with the Luxury Tax Code. Title 42 of the Luxury Tax Code, states that a "dealer"is not immune from prosecution under Title 13. However , under Title 42, "dealer" means any person in this state who manufactures, produces, ships, transports or imports into this state or  in any manner acquires or possesses Cannabis or a controlled substance upon which the taxes have not been paid as required by the article.   

Therefore, as Davis paid the taxes on the Cannabis items he sold , he is NOT  then a "DEALER" and therefore should not be subject to prosecution under this code 42. Mr. Walz maintains that Davis followed the rules and is therefore, a Law Abiding Citizen.   

On Friday, December 20, Richard Davis returned to Arizona and appeared before  
the Maricopa County Superior Court Judge Brian Ishikawa who heard oral  arguments on the State's motions to strike defenses and witnesses. The State, represented by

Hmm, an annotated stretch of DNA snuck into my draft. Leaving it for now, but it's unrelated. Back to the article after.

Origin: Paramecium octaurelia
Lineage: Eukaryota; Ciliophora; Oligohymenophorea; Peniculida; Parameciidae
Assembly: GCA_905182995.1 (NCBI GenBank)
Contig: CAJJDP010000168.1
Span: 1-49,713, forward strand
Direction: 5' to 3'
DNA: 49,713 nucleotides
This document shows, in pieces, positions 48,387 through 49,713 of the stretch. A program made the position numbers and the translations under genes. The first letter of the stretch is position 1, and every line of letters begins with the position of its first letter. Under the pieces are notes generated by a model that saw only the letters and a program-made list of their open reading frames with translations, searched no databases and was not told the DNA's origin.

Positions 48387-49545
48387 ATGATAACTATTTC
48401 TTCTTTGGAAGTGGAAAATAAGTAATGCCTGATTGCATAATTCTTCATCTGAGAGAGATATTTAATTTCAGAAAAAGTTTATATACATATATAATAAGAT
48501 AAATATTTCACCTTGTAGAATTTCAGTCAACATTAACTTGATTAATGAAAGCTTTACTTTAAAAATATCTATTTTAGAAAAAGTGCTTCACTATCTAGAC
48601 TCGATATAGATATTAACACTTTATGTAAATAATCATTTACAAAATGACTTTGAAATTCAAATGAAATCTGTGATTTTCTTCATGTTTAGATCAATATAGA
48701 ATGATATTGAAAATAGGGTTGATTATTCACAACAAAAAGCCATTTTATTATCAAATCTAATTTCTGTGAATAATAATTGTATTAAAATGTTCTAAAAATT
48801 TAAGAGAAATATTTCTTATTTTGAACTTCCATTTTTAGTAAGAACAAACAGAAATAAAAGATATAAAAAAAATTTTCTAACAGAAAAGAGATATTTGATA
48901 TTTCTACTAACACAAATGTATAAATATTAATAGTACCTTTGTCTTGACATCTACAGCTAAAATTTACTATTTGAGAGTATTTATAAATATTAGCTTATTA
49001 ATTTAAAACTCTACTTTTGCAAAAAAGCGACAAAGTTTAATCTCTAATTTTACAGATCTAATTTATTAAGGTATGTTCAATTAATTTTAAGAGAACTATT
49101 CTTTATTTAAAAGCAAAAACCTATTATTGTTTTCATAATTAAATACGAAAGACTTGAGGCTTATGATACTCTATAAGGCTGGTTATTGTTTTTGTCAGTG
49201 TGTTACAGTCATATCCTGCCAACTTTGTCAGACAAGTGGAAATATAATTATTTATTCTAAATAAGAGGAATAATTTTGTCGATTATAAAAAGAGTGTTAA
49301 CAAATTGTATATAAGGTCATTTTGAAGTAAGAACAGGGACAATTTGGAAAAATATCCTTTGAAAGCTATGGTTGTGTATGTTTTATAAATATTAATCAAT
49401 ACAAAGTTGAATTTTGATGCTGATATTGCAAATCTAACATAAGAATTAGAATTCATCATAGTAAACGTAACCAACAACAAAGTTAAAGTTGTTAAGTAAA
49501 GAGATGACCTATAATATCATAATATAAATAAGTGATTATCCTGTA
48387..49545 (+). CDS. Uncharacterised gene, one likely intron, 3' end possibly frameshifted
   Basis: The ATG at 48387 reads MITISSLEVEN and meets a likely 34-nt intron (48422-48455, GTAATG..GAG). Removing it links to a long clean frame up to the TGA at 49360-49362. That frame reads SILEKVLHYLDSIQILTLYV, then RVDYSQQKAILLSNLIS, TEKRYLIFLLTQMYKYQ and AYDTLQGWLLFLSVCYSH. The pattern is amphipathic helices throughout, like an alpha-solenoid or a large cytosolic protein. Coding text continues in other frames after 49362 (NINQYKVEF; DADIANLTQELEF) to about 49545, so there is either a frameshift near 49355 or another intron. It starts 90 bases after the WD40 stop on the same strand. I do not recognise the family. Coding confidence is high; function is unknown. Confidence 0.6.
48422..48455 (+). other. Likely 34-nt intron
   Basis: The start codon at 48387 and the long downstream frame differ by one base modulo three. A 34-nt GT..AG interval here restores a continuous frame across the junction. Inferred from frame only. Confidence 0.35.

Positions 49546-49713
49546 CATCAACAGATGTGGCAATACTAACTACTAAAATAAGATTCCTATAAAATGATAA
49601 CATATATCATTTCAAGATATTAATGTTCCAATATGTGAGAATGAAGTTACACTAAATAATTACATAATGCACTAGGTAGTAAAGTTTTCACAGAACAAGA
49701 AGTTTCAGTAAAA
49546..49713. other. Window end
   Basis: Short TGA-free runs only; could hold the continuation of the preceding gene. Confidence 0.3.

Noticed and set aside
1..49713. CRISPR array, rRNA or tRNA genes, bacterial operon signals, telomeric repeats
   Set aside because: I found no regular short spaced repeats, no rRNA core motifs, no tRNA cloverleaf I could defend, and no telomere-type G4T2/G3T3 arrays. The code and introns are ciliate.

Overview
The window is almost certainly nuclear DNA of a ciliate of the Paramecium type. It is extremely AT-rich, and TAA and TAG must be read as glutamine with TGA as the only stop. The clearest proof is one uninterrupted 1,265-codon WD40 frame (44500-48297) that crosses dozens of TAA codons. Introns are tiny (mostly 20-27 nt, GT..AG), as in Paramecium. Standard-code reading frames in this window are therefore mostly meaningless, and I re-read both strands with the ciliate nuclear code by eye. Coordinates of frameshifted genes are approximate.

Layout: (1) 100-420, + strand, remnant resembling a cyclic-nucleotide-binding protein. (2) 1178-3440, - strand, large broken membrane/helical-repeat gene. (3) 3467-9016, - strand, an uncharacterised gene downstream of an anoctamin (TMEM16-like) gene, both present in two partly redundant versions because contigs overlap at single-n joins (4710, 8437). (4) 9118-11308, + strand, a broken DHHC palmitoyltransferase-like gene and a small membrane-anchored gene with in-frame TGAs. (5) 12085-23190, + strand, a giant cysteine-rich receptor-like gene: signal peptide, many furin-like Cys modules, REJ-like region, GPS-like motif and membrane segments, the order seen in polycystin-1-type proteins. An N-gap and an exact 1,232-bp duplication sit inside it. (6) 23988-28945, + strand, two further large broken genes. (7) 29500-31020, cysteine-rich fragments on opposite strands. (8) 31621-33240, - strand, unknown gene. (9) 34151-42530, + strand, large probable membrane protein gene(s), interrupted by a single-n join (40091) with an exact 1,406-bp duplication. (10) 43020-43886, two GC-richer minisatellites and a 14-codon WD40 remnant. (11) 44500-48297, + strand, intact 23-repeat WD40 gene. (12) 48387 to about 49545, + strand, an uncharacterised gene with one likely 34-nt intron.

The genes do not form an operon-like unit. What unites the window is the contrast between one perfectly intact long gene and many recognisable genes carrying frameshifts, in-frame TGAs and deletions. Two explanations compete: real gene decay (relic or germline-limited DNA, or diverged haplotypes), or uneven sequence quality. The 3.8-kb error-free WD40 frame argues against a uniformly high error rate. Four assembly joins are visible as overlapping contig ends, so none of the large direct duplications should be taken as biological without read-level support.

Prosecutor David Flader, seeks to suppress evidence that Davis  complied with the luxury tax law making him an Arizona licensed cannabis  dealer. The state also seeks to suppress witnesses to affirmatively testify to  Davis's character for truthfulness. Since the judge will not allow Mr. Waltz  to show this evidence, .the alternative is for Richard to  try his case  himself so he can bring the evidence up under his first amendment right to  freedom of speech. When Richard returned to Arizona for the alleged trial  
(which was once again postponed), he told Judge Ishikawas that he intended to  offer his own defense. Mr. Flader had offered Davis a penalty of probation if  he were to plead guilty to possession of Cannabis for sale. Mr. Walz told Mr.  Flader that Richard wants to present his story to a jury.  

On June 5, after beginning to prepare his own defense, based on his  constitutional rights that he had done nothing that was a crime and that he  was therefore innocent, Davis returned to Arizona, only to learn his trial was  postponed until July 16. Davis then began researching and preparing his own defense.  He has been offered assistance by Chris Clay, who has just completed  a lengthy constitutional challenge to the cannabis laws in Canada, and Clay's attorney, Alan Young.